JTCO strives for inheritance, creation and development of Japanese traditional culture.

JTCOJapanese Traditional Culture Promotion&Development Organization
日本語 | English

Interviews & Reports

"Forging On: The Art of Sakai Blacksmiths" Part 2


A visit to Izumi Riki Seisakujo in Sakai, Osaka Japan
Laura Wheatley / Travel Photographer (words and photos by Laura Wheatley)



Continued from "Forging On: The Art of Sakai Blacksmiths" Part 1

A knife undergoes several processes before it is finished: forging, grinding and sharpening, and attaching the handle. Each of these steps is completed by a master artisan who is specifically skilled in that part of the process. Throughout the neighborhoods of Sakai there is a network of these artisans working in various studios.

Forging studio. Well-used tools are found.





The blacksmith studio we arrived at was equipped for the first step in the process: forging, or "hizukuri." Most of the knives in Sakai used by professionals are made of carbon steel. To do this, the blacksmith uses both a softer iron (jigane) and the carbon-heavy hard steel (hagane) in one knife. They are heated to a precise temperature - the blacksmith gauges the heat of the coals by eye only - in the furnace (hokubo) before being repeatedly hammered together to form the knife's shape. When it is formed, the hagane becomes the edge of the knife while the jigane becomes the body. Having the softer iron helps to make the sharpening process easier for the final user.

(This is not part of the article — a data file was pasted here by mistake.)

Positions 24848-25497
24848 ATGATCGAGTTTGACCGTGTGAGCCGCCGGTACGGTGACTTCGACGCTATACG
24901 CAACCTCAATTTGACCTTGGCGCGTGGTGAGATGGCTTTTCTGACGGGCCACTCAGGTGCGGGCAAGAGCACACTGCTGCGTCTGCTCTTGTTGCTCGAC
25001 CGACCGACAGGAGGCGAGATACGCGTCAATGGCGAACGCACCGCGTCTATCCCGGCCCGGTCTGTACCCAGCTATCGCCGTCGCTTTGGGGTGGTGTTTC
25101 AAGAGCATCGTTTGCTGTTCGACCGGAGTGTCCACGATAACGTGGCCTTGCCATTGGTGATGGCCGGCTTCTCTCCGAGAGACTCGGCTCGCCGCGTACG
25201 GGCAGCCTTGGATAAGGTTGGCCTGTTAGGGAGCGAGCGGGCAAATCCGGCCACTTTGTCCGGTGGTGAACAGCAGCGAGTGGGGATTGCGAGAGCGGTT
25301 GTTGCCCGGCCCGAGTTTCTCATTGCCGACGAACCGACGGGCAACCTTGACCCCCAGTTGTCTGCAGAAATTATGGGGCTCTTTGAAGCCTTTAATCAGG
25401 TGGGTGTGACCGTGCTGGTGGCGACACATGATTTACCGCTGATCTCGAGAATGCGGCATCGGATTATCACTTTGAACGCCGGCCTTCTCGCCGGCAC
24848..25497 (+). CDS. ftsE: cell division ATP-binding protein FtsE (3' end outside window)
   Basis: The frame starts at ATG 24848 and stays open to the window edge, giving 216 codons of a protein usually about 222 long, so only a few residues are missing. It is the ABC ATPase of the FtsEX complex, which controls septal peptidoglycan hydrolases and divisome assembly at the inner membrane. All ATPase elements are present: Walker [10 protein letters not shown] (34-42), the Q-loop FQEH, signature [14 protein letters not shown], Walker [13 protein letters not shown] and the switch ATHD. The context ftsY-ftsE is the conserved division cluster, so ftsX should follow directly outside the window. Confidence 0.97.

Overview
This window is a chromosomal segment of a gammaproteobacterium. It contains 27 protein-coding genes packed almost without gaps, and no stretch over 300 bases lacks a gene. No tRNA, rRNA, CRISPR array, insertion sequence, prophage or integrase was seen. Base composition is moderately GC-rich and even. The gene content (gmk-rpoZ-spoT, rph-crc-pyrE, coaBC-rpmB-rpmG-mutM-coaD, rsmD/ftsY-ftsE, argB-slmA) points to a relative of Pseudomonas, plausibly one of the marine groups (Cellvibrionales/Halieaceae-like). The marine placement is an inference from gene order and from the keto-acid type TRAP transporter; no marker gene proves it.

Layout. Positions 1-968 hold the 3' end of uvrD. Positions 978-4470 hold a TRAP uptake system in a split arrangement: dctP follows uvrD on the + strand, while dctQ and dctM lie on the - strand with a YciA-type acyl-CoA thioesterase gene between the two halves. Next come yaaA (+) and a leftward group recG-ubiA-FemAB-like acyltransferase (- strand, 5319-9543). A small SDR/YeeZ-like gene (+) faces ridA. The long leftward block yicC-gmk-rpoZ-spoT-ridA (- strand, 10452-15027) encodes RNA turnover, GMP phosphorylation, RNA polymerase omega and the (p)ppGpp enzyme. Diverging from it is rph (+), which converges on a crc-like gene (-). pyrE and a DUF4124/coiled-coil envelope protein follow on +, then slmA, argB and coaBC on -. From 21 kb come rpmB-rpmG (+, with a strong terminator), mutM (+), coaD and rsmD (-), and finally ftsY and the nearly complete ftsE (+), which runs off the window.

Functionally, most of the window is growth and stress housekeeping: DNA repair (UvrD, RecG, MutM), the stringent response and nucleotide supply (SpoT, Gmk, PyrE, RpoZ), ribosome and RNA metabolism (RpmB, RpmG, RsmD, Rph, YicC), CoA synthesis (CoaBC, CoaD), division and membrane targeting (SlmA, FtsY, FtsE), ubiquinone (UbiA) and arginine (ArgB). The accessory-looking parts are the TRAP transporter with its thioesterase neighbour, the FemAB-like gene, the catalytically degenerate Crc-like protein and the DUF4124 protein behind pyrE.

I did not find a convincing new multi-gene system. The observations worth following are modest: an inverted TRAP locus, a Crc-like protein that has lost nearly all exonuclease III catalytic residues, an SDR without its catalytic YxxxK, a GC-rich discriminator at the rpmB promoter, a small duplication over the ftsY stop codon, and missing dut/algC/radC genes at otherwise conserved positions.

Through Mr. Shinoda I met Mr. Tadashi Enami, a nationally certified master of traditional crafts who specializes in a forging technique known as “wakashizuke” in which he combines two kinds of soft and hard metals to create a superior blade.

Sakai blacksmiths are still using many of the same knife-making tools that they used centuries ago. They use a variety of tools and hammers of different sizes to properly form the knives to perfection. One tool that was introduced most recently and has revolutionized the Sakai process is the belt hammer. This machine gets its name from the belt-driven motors that are controlled by a foot pedal that the blacksmith uses. Mr. Enami expertly demonstrated for us how the machine is used in the knife-making process.

Mr. Enami demonstrates the knife-making using the belt hammer





After the blade is formed it is set to cool naturally, preventing deformities within the knife. Once cooled, it is hammered again to make the surface uniform and level. Depending on the style of the knife being made, the blacksmith will need to use a manual knife cutting machine to slice off any parts of the knife body that are not needed. Mr. Enami showed us how to do this by placing a knife body on the cutting guide, securing it, and then using enough force to bring a lever attached to the blade down on the knife body. Rough edges are then smoothed out via an electric grinder and the knife is tempered to give it extra strength and durability.